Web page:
Devoting his last day in Bangladesh to the nation’s tiny Catholic community, Pope Francis told clergy and religious that there was no way they could promote interreligious harmony in the country if their communities were marked by gossip, division and bitterness.
“There are many enemies of harmony,” the pope told priests, religious, seminarians and bishops on December 2. One of the deadliest, and most common, enemies is gossip.
“You might want to criticize the Holy Father for being repetitive, but this is important to me,” he told the church workers gathered in Dhaka’s Holy Rosary Church.
Speaking badly of someone behind his or her back creates distrust, he said. “It’s a kind of terrorism,” destroying everything.
When the temptation to gossip arises, the Pope said, “bite your tongue. You might harm your tongue, but you won’t harm your brother or sister.”
Pope Francis began the day by visiting a home run by the Missionaries of Charity in Dhaka. Accompanied by the sari-clad superior, he went from bed to bed in the wards for seriously ill adults and children.
Taken by either hand by two little girls in pink and white tulle dresses, Pope Francis was led to the nearby Church of the Holy Rosary for the meeting with hundreds of priests, religious and seminarians from throughout the country.
Archbishop Moses Costa of Chattagong, president of the bishops’ commission for clergy and religious life, told the Pope that the country’s Catholics make up less than 1 percent of the population. The 372 priests and more than 1,250 women religious are “satisfactory” for serving the Catholic community, the archbishop said.
But, he said, “compared to the huge population of the country, the number of priests and nuns is negligible.”
Pope Francis listened to the testimonies of several priests and a sister. Then he heard from Holy Cross Brother Lawrence Dias, who has been a religious for 63 years. Currently he serves as a hermit at Mariam Ashram, Bangladesh’s national Marian shrine. His life is devoted to prayer.
“Many priests and religious and also lay people have come to the ashram to quench their spiritual thirst,” he told the pope. “I am serving as the guru.”
Instead of waiting for the elderly brother to go up to him, as the others had done, Pope Francis rushed to Brother Dias’ place and embraced him.
Joining the Pope and the Bangladeshi priests and sisters was Oblate Father Andrew Small, U.S. director of the Pontifical Mission Societies. The U.S. arm of the Catholic mission support agency provided more than $1.15 million in aid to the church in Bangladesh in 2017.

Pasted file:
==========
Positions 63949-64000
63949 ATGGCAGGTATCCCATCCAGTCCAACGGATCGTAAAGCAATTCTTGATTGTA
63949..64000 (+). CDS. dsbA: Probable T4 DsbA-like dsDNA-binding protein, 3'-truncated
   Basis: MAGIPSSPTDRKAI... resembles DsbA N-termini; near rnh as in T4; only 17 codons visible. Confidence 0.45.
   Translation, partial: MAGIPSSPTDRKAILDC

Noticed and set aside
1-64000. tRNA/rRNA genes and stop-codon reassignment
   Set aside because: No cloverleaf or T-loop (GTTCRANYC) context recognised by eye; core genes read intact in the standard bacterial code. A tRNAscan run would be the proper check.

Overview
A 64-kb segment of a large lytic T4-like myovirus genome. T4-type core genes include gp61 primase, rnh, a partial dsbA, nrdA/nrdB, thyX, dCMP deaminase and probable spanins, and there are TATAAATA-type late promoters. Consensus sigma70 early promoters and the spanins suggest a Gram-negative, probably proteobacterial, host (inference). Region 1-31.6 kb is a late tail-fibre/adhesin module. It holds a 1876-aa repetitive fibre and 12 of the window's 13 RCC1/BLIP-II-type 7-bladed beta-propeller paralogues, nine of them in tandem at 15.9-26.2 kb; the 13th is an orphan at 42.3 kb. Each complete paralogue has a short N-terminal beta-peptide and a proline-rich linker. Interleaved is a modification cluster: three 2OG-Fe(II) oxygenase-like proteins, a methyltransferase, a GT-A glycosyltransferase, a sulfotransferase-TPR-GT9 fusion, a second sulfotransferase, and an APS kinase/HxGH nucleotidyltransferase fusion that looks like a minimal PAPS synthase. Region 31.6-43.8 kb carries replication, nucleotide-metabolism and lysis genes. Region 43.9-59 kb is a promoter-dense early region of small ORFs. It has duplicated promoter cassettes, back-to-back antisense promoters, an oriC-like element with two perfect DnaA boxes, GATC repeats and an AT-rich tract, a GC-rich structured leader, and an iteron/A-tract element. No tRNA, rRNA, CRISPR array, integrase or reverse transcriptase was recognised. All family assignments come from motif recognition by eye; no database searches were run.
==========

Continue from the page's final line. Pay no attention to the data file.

Ignoring his prepared text for the gathering, Pope Francis spoke in Spanish and had his words translated into English by an aide.
“I prepared a speech of eight pages for you,” he said, evoking laughter and applause. But, he said, he didn’t want them to be bored.
First, he said, the church workers always must remember that one’s vocation is a seed that “does not belong to you or to me. It is God’s. And it is God who provides for its growth.”
With tenderness and prayer, each person is called to water the seed and be attentive as possible to providing all it needs to grow.
“If there is no such tenderness, the plant is very small, it doesn’t grow and it will dry out,” he said. But it also is true that sometimes “the enemy comes and sows another kind of seed and there is a risk that the seed can be threatened and not grow. How awful it is to see weeds in the rectories where you live, in episcopal conferences, in religious communities and seminaries.”
“In this garden of the kingdom of God,” he said, “there isn’t just one plant growing; there are thousands, all of us, and community life is not easy. Human defects, our limitations, threaten community life and they threaten peace.
But if the Catholic community itself is not marked by harmony, he said, there is no way it can contribute authentically to strengthening harmony among the many religions present in Bangladesh.
The other essential characteristic is joy, Pope Francis told them. “I assure you when you meet a priest, religious, seminarian or bishop who is really unhappy, has a sad face, you want to ask, ‘What did you have for breakfast, vinegar?'”
On the other hand, he said, “I feel great tenderness when I meet elderly priests or nuns who have lived a happy life, who are full of joy and peace.” Elderly nuns who have cultivated joy, even through moments of pain, have “impish eyes … sparkling eyes … their eyes are acute because they have the eyes of God.”